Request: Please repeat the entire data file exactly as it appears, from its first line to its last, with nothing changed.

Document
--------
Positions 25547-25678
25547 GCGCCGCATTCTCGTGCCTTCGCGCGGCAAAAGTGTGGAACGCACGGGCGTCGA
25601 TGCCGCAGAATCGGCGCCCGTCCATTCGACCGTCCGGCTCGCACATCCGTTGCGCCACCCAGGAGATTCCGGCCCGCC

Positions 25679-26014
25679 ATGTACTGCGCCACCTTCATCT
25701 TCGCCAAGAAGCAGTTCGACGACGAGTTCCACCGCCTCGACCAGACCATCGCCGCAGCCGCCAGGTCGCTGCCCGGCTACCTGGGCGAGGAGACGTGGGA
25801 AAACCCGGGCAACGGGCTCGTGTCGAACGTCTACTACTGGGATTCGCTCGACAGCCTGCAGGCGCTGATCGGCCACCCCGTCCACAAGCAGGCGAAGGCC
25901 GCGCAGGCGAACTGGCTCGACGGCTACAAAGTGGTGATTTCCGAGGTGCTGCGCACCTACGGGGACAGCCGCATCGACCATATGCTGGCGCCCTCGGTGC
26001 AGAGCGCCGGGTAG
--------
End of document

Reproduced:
Positions 25547-25678
25547 GCGCCGCATTCTCGTGCCTTCGCGCGGCAAAAGTGTGGAACGCACGGGCGTCGA
25601 TGCCGCAGAATCGGCGCCCGTCCATTCGACCGTCCGGCTCGCACATCCGTTGCGCCACCCAGGAGATTCCGGCCCGCC

Positions 25679-26014
25679 ATGTACTGCGCCACCTTCATCT
25701 TCGCCAAGAAGCAGTTCGACGACGAGTTCCACCGCCTCGACCAGACCATCGCCGCAGCCGCCAGGTCGCTGCCCGGCTACCTGGGCGAGGAGACGTGGGA
25801 AAACCCGGGCAACGGGCTCGTGTCGAACGTCTACTACTGGGATTCGCTCGACAGCCTGCAGGCGCTGATCGGCCACCCCGTCCACAAGCAGGCGAAGGCC
25901 GCGCAGGCGAACTGGCTCGACGGCTACAAAGTGGTGATTTCCGAGGTGCTGCGCACCTACGGGGACAGCCGCATCGACCATATGCTGGCGCCCTCGGTGC
26001 AGAGCGCCGGGTAG